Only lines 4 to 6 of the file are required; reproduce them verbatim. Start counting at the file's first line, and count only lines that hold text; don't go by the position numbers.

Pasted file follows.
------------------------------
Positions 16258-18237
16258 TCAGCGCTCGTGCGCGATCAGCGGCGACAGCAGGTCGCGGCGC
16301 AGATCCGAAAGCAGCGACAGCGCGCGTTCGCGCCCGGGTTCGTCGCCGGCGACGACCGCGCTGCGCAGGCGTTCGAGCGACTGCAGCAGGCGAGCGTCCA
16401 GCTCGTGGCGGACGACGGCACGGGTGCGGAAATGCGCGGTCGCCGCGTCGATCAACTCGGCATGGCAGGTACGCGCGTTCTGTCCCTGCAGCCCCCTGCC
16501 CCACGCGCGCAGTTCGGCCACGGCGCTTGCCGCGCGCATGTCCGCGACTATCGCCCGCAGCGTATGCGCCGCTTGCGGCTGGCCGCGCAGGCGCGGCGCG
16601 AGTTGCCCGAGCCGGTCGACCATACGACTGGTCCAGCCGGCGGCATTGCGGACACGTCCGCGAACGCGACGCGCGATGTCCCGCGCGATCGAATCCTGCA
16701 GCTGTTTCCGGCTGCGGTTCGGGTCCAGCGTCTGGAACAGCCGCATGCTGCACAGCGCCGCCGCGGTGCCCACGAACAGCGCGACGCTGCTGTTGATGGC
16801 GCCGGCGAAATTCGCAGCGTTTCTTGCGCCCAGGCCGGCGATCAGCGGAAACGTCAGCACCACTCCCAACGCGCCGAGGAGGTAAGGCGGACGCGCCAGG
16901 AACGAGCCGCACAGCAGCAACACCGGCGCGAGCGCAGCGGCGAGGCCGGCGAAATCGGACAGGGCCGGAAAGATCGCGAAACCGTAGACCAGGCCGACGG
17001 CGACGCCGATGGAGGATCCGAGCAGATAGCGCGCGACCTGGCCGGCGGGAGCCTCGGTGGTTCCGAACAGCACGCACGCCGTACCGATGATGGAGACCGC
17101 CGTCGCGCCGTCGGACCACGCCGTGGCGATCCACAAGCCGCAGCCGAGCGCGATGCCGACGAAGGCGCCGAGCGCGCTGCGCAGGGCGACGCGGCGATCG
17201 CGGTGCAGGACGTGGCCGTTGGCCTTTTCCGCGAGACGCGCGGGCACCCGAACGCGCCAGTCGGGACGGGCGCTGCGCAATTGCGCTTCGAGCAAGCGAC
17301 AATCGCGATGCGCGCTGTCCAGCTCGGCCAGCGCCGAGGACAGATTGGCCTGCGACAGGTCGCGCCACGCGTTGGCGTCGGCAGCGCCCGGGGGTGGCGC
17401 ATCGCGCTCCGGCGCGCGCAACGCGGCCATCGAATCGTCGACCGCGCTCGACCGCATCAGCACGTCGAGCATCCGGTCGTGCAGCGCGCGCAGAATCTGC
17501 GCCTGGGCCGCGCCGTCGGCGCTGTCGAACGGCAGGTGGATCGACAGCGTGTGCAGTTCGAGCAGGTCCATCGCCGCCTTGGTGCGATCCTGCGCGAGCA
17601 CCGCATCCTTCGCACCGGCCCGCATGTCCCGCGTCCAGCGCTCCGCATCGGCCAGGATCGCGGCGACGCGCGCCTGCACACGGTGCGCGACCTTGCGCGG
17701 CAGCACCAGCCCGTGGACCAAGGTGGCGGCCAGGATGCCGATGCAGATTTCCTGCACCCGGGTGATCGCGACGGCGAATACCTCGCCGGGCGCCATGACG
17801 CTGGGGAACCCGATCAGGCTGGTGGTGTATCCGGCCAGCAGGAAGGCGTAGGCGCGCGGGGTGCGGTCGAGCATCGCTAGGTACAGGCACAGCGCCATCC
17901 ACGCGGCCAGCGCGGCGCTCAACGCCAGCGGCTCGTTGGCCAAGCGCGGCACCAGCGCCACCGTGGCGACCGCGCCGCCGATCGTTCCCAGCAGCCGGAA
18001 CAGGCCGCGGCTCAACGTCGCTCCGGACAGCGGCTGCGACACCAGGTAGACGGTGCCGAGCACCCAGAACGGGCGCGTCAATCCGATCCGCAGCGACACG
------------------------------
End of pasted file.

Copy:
16401 GCTCGTGGCGGACGACGGCACGGGTGCGGAAATGCGCGGTCGCCGCGTCGATCAACTCGGCATGGCAGGTACGCGCGTTCTGTCCCTGCAGCCCCCTGCC
16501 CCACGCGCGCAGTTCGGCCACGGCGCTTGCCGCGCGCATGTCCGCGACTATCGCCCGCAGCGTATGCGCCGCTTGCGGCTGGCCGCGCAGGCGCGGCGCG
16601 AGTTGCCCGAGCCGGTCGACCATACGACTGGTCCAGCCGGCGGCATTGCGGACACGTCCGCGAACGCGACGCGCGATGTCCCGCGCGATCGAATCCTGCA